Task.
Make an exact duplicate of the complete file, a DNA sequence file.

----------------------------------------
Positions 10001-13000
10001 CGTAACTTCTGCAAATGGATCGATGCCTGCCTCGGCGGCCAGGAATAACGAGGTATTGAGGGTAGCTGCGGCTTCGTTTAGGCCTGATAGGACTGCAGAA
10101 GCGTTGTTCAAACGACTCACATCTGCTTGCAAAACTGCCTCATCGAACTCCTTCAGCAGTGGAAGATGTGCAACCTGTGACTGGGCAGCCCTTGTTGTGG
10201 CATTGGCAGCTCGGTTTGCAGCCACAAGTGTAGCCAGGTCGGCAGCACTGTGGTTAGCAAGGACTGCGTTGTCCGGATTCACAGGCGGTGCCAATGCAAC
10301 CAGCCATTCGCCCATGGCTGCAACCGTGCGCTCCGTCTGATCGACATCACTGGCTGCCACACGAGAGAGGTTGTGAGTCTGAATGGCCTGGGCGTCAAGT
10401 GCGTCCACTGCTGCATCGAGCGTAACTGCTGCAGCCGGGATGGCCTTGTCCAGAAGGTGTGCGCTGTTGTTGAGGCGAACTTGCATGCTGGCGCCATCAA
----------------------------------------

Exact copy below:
Positions 10001-13000
10001 CGTAACTTCTGCAAATGGATCGATGCCTGCCTCGGCGGCCAGGAATAACGAGGTATTGAGGGTAGCTGCGGCTTCGTTTAGGCCTGATAGGACTGCAGAA
10101 GCGTTGTTCAAACGACTCACATCTGCTTGCAAAACTGCCTCATCGAACTCCTTCAGCAGTGGAAGATGTGCAACCTGTGACTGGGCAGCCCTTGTTGTGG
10201 CATTGGCAGCTCGGTTTGCAGCCACAAGTGTAGCCAGGTCGGCAGCACTGTGGTTAGCAAGGACTGCGTTGTCCGGATTCACAGGCGGTGCCAATGCAAC
10301 CAGCCATTCGCCCATGGCTGCAACCGTGCGCTCCGTCTGATCGACATCACTGGCTGCCACACGAGAGAGGTTGTGAGTCTGAATGGCCTGGGCGTCAAGT
10401 GCGTCCACTGCTGCATCGAGCGTAACTGCTGCAGCCGGGATGGCCTTGTCCAGAAGGTGTGCGCTGTTGTTGAGGCGAACTTGCATGCTGGCGCCATCAA